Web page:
The Tree Trials
Looking for new varieties for the West Lafayette greenscape
Thanks in part to the generosity of the Community Foundation of Greater Lafayette, starting in 2013, Tree Friends began planting different tree cultivars to see which might be suited to the climate and soil of this area. With the loss of many ash trees throughout the area, there is a need to have a more diverse group of trees that will do well in our part of the state. “Over the years, we have removed some trees from the approved street tree list including ornamental pears and ash,” said Beverly Shaw, former West Lafayette Greenspace Administrator. “In an effort to find new, suitable options, the Tree Friends are running this trial.”
Trees are planted along the south side of Kalberer Road from the entrance to the West Lafayette Wellness and Aquatic Center to west of Yeager Road by the Purdue Research Park. Each tree has an information tag attached to provide people with identification.
Here is a partial list of trees that have been or will be planted with links to more information on each tree. The list runs in order along Kalberer from just west of Yeager Road towards Salisbury Street.
9. [first tree on east side of Yeager Road] Jolly™ Tupelo, Jolly Variegated Black Gum, Yiping
Nyssa sylvatica ‘Jolly’
http://www.buchholznursery.com/plant_page.html?id=26f610 (commercial site)
The glossy green leaves are variegated with white in summer, with fall colors ranging from yellow to orange to red and small fruits that are an important food source for migrating birds in the fall. This tree does well in full sun to part shade and is tolerant of heat, soil type, and moisture.
10. Rising Sun™ Eastern Redbud
Cercis canadenis ‘JN2’
http://www.hortmag.com/plants/plants-we-love/the-rising-sun-redbud (Horticulture magazine)
This compact-sized tree has lovely tiny pink flowers in early spring that attract bees and butterflies and fall foliage that is bright yellow and orange. Grows in full sun to part shade and is tolerant to various soil types and heat.
11. Rugged Ridge® Maple
Acer miyabei ‘KW-3ami’
This tough and adaptable tree, with ornamentally furrowed corky bark, grows 30-40 ft., with magnificent fall color. It is a lovely shade or street tree and grows in full sun or light shade.
12. Emerald Avenue® Hornbeam
Carpinus betulus ‘JFS-KW1CB’
This vigorous, easily grown tree has superior heat tolerance. When other trees look tired during the dog days of summer, it maintains its deep green foliage that turns yellow in the fall.
Top of page
13. New Harmony’ Elm
Ulmus americana ‘New Harmony’
This cultivar is tolerant of Dutch Elm Disease (but not completely immune), and because it is tolerant to air pollution, drought, de-icing salt, and poor soil conditions, it is an excellent tree for urban landscapes. It can grow to 68 ft. tall, with a 72-ft. crown at maturity.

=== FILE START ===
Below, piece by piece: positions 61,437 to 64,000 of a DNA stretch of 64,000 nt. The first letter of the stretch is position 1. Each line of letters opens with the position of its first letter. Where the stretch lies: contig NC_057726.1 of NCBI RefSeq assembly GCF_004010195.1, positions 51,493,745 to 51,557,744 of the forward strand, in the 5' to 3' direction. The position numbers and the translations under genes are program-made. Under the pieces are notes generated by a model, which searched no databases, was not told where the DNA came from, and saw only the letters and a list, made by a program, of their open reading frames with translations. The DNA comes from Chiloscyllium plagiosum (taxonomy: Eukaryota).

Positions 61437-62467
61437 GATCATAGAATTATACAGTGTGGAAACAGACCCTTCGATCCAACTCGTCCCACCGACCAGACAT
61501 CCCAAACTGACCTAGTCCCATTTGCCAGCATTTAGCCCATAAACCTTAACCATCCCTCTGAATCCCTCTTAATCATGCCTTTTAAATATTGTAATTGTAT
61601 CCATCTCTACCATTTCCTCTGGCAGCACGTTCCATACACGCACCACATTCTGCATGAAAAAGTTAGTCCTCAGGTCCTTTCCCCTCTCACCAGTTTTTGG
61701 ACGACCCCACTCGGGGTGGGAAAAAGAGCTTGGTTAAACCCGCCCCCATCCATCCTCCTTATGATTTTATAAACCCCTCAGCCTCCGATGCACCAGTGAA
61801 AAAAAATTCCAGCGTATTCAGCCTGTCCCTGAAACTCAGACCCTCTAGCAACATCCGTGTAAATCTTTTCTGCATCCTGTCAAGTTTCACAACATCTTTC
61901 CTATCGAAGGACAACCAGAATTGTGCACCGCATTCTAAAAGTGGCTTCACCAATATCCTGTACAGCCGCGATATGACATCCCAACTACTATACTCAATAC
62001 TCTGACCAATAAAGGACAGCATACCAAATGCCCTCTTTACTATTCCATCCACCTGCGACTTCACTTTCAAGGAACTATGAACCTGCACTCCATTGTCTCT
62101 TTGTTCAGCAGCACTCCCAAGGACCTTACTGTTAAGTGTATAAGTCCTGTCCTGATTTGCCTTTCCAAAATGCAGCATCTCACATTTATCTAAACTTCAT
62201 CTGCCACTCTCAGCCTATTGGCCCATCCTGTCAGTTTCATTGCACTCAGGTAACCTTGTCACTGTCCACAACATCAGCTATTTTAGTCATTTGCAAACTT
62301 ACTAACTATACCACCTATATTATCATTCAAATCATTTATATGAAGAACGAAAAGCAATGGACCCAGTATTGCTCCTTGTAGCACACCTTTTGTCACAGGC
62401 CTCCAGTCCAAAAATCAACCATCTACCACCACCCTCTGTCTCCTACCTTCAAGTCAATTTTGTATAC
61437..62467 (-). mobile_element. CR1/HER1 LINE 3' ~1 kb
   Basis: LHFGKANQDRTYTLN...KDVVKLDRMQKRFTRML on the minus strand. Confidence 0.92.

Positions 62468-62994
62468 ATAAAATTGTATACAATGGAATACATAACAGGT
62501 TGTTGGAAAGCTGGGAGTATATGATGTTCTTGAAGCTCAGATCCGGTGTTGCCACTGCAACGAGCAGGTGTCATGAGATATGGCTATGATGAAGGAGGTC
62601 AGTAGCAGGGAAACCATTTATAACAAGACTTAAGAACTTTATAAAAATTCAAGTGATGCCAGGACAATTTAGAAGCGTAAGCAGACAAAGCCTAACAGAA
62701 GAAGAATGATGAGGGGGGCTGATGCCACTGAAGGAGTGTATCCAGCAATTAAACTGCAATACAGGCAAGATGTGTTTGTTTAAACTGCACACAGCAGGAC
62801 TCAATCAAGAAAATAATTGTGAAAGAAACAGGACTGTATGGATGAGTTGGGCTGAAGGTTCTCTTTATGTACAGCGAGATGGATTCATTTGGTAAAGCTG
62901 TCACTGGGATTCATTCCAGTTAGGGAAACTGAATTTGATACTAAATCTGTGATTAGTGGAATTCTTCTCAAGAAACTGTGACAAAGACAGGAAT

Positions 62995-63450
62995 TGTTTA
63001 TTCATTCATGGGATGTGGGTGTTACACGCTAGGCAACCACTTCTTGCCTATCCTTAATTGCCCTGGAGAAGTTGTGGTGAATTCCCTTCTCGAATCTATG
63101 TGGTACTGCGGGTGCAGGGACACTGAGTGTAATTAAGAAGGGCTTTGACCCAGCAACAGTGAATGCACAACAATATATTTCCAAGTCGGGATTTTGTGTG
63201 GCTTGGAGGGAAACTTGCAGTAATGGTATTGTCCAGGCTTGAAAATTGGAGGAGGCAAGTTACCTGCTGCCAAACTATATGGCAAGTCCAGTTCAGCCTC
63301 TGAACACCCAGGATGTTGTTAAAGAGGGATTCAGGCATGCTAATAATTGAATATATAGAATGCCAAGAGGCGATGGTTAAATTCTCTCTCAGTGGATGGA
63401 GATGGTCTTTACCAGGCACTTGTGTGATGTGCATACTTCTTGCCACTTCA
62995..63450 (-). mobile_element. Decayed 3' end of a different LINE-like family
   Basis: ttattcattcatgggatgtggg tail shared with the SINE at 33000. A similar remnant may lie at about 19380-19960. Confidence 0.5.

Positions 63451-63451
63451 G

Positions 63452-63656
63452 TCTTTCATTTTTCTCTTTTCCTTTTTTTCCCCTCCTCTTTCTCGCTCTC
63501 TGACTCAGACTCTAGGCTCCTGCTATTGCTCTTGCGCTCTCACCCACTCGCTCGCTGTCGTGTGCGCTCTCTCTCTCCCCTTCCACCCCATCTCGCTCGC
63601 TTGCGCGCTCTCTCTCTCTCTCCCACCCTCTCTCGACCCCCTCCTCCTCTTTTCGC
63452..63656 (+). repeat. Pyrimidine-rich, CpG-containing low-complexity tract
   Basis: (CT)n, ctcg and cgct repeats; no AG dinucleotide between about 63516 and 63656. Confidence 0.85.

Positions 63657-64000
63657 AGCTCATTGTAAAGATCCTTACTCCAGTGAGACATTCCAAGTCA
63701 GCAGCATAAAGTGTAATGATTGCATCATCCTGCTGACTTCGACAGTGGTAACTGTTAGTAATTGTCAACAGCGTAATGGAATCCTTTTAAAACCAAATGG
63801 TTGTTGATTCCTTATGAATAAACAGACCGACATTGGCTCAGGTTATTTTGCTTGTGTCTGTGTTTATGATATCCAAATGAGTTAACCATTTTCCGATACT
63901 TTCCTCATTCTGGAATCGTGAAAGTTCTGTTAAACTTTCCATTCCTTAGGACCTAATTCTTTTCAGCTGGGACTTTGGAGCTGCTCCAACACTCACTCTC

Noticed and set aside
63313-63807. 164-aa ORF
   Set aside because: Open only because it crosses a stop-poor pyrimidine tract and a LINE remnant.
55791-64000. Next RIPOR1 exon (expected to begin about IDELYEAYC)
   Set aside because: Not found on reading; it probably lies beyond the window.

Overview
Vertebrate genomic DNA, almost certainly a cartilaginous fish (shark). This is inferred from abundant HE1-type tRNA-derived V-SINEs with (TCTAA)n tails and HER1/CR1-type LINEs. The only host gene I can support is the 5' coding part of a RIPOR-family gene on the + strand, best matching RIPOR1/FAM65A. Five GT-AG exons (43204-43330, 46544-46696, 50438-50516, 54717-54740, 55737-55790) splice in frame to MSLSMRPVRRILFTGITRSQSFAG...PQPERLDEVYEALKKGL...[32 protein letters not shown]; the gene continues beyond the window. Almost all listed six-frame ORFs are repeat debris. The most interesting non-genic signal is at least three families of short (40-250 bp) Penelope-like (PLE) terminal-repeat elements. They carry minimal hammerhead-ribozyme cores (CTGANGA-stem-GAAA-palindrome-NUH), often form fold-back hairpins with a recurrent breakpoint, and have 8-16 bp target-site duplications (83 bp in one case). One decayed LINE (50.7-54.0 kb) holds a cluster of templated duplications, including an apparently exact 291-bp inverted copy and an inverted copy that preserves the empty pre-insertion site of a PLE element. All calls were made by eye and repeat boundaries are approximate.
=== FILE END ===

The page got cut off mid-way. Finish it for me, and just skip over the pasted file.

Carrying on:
14. Street Keeper® Honeylocust
Gleditsia triacanthos ‘Draves’
15. Ft. McNair’ Red Horsechestnut
Aesculus x carnea ‘Fort McNair’
This medium-sized shade tree has spikes of pink flower clusters in the spring and dark green, palmate leaves in summer that turn yellow in the fall. It is a relatively low-maintenance tree and grows best in sunny locations.
16. Native Flame® Hornbeam
Carpinus caroliniana ‘JFS-KW6’
This upright, oval-shaped American hornbeam has brilliant red coloring in the fall. It grows in sun to partial shade, should be watered regularly. It needs little or no pruning.
17. Kindred Spirit® Oak
Quercus ‘Kindred Spirit’
This upright oak grows rapidly, stays narrow, and is resistant to wind, ice, and powdery mildew. Its dark green leaves have a silvery underside.
18. Celestial Shadow’ Dogwood
Cornus ‘Celestial Shadow’
Large white flowers of late spring combine with uniquely variegated foliage to create an attractive color combination. Bright yellow and green summer variegation becomes even more lovely in the fall, as the leaf margins take on a pink tint that spreads to the center and intensifies until the foliage is bright red. It is a small deciduous tree with an upright habit and should not produce fruit. It has shown a high level of disease resistance to anthracnose.
19. Wildfire’ Tupelo (Black Gum)
This native tree bursts into color with a bright red foliage flush in spring, and leaves turn green as they mature. The small white flowers are a nectar source for native insects, especially pollinators, and the dark blue fruits produced afterwards are attractive food for birds. Stunning fall foliage is scarlet, bright yellow, purple, and orange, all of which appear on the same tree. Easy to grow in full sun to part shade. The young tree will have a pyramid shape that becomes rounded as it matures. A big tree, so give it plenty of room to reach full growth. Will grow in a variety of conditions from boggy soils to dry, sandy ones, but prefers acidic soil. Plant in masses to assure berry set. The deep taproot has the advantage of making this tree an appropriate street tree as it will not push through sidewalks and lawns.
20. Emerald Sunshine® Elm
Ulmus propinqua ‘JFS-Bieberich’
Grown from seed collected in China, this sturdy, upright growing elm was selected for superior performance on the hot, arid, windswept Plaines of western Oklahoma Handsome, deeply corregated laves emerge coppery-bronze and mature to glossy green. Its adaptability and mannerly, vase-shaped growth habit result in an easily grown, premium shade tree. Highly resistant to disease and insect attack, it adapts to varied growing conditions and pH levels, and thrives in tough urban settings.
Top of page
21. Beacon® Swamp White Oak
Quercus bicolor ‘Beacon’